Jeanne Ellin: ageism and ageing

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Ageism and ageing

statue of fists in the airI no longer accept as a compliment “You don’t look your age” or “You don’t seem old.” Or being addressed as “Young Lady” as avoidance of the O word.

These are not compliments, but indications that being old is something disgraceful or to be avoided. We would never say to a person of mixed race “Well you don’t look black,” as a sort of reassurance any more than it would be acceptable to say “you don’t seem gay.”

By flattering or reassuring me that I don’t seem/act/look old, the underlying message is that being Old is somehow to be regretted or apologised for.

I am no more ashamed of being Old than I am of being Female, Mixed Race or Disabled. They are just facts, neither good nor bad in themselves, like eye colour or height.

I am Old. I have lived for sixty-eight years and hope to grow older still. This is no measure of virtue, nor cause for embarrassment. Is it a fear of dying that fuels this attitude or a yearning for perpetual youth?

Each life stage has its pluses and minuses. The pangs and acne of adolescence, the pressures of the career and family building years, the andropause and menopause, all natural times with their own challenges and rewards.

Being Old is just another stage and does not need to be dreaded or denied. Not everyone can have the Saga retirement, starlit cruises, with a handsome older man in the picture, not everyone can keep their health at the level of a vigorous forty-five year old till death. Not every financial provision works out. Shipwreck comes in many forms and perhaps fear of these perils is the root cause of the denial of age.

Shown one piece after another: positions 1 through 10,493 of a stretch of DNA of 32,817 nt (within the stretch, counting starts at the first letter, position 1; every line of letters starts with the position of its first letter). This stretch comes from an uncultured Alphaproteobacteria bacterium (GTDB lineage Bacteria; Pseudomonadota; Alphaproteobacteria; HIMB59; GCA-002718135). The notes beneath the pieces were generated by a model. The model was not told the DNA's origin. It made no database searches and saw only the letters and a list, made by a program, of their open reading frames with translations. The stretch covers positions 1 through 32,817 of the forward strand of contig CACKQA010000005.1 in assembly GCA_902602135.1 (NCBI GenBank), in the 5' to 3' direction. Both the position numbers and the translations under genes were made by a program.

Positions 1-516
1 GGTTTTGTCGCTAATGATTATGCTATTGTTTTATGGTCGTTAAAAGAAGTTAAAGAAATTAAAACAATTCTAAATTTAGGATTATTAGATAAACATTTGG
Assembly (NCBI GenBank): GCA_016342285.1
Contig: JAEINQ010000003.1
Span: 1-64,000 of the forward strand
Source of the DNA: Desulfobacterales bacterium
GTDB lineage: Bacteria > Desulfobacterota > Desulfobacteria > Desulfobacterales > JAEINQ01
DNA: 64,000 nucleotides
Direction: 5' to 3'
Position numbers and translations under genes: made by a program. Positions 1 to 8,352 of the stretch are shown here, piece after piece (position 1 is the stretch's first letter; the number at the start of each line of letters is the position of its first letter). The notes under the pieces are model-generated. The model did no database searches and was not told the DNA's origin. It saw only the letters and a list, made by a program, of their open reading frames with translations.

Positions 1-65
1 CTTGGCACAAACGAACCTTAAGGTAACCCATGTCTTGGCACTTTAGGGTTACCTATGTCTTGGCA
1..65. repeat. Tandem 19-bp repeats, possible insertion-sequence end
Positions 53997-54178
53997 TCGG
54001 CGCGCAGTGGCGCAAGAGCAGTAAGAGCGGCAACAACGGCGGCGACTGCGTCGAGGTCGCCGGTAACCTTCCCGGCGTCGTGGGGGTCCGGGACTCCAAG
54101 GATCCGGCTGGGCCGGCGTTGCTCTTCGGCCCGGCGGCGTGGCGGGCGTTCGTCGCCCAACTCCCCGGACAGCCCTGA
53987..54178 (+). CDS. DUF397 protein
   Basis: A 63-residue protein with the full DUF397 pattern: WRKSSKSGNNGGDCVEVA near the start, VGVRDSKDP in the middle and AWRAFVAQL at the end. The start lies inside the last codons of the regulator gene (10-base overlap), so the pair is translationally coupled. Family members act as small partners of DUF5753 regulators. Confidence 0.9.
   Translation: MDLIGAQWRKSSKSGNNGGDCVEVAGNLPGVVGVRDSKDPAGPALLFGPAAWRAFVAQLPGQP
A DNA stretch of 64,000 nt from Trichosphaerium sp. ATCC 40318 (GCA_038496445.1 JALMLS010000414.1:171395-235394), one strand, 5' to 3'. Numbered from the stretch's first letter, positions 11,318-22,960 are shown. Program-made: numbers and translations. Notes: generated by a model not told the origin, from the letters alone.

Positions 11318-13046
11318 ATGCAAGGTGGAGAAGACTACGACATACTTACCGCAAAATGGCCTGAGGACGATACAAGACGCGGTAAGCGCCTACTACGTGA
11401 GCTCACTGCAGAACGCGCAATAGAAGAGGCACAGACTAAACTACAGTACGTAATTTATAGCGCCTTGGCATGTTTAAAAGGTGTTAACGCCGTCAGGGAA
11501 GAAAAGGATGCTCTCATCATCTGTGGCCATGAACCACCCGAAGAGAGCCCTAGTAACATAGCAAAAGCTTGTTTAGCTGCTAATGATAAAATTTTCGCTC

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As long as these are hidden fears, bad things that happen to the unwise or unwary, we will not work on solutions. We need to be honest about the reality. We need to prepare financially and physically, accepting that circumstances might change. But we also need to prepare our minds and hearts, develop resilience and accept that we have a large part to play in our own happiness in later years.

rainbow in a waterfallWe all need to work on what used to be called character building, becoming positive, developing the habit of happiness as a default position; nurturing friendships and building connections with a wide range of people of different ages and experiences; developing interests that can be sustained in a variety of circumstances. Sports can be continued but there might have to be adjustments. Be prepared to be flexible, to actively look for new interests and friendships. Bereavement need not take your every source of companionship and support if you keep your circle wide, open and growing.

Keep yourself connected to others, keep involved in issues and causes that you care about, keep connected, keep contributing and keep caring.

Please do comment on this article below. Jeanne enjoys your feedback.

Jeanne Ellin

About Jeanne Ellin

I am a poet working at living a creative life in a one room flat, companioned by a menagerie of chronic health problems. I began this series of posts after being inspired by two women younger than myself, who, fearful of their imagined old age spent in ill health and poverty, committed suicide. I explore every year as a bonus of adventures, with moments of discomfort or fear, but with unexpected treasure to be found - helped by a sense of the ridiculous, a world perspective and creativity.